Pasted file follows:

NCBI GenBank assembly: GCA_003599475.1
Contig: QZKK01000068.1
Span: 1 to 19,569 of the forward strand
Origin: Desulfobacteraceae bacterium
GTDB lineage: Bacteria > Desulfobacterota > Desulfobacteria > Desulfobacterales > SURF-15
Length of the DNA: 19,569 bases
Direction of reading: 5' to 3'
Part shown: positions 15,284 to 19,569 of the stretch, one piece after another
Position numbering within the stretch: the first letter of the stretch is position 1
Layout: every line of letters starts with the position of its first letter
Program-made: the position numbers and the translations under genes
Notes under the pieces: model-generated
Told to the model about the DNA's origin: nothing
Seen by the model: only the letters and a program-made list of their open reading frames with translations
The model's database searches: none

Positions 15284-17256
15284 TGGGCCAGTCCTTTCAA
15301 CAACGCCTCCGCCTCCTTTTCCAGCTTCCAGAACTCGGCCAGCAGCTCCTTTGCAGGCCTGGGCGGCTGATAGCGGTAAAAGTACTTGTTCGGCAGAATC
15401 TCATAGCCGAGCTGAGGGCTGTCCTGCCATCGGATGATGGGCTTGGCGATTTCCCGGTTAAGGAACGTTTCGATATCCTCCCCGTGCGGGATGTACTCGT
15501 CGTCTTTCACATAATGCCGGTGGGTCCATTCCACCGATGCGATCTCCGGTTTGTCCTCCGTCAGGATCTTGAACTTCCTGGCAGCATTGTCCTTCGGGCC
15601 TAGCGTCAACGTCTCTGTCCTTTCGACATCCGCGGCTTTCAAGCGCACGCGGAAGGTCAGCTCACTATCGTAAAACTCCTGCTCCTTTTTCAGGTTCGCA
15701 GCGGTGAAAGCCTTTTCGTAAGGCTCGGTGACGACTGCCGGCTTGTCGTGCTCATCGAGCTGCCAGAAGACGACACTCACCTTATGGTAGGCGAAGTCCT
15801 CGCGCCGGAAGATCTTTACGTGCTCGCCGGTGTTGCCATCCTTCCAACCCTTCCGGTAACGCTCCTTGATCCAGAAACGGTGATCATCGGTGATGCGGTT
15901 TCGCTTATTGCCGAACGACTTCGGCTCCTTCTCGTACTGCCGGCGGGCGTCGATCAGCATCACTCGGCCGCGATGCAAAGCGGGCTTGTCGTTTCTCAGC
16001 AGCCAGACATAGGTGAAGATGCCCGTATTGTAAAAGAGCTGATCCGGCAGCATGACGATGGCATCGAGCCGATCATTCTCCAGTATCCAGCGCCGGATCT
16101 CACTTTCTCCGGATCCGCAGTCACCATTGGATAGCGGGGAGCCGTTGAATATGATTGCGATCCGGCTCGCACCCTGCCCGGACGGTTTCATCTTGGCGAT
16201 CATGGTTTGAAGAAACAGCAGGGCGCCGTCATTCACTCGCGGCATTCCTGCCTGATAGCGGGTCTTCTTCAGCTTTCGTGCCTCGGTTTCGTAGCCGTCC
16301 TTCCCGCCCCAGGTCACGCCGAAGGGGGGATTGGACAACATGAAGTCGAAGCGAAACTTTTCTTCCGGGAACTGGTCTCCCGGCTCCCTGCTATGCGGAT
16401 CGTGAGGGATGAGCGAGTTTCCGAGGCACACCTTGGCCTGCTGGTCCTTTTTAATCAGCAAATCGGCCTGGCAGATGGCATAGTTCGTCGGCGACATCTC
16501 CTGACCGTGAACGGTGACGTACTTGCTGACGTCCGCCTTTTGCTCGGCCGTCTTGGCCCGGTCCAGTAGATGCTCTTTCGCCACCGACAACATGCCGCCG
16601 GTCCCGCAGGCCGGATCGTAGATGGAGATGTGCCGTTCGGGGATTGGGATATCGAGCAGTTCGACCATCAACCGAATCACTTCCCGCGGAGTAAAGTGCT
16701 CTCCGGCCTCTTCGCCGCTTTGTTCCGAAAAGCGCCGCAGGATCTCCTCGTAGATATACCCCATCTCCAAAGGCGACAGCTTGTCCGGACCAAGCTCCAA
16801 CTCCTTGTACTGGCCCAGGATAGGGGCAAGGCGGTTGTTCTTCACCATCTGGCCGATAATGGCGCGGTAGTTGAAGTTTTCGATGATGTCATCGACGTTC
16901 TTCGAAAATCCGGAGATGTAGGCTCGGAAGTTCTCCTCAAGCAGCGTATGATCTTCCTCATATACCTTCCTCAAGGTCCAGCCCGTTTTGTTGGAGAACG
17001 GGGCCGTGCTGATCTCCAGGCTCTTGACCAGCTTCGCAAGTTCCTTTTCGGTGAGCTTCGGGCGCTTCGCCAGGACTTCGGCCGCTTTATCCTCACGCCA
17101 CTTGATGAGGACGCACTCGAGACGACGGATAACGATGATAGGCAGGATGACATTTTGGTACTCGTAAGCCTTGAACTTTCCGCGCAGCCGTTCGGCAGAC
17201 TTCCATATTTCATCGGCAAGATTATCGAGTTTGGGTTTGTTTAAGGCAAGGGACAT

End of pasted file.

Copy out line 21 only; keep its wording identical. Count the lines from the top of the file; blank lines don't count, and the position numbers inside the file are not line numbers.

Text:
15601 TAGCGTCAACGTCTCTGTCCTTTCGACATCCGCGGCTTTCAAGCGCACGCGGAAGGTCAGCTCACTATCGTAAAACTCCTGCTCCTTTTTCAGGTTCGCA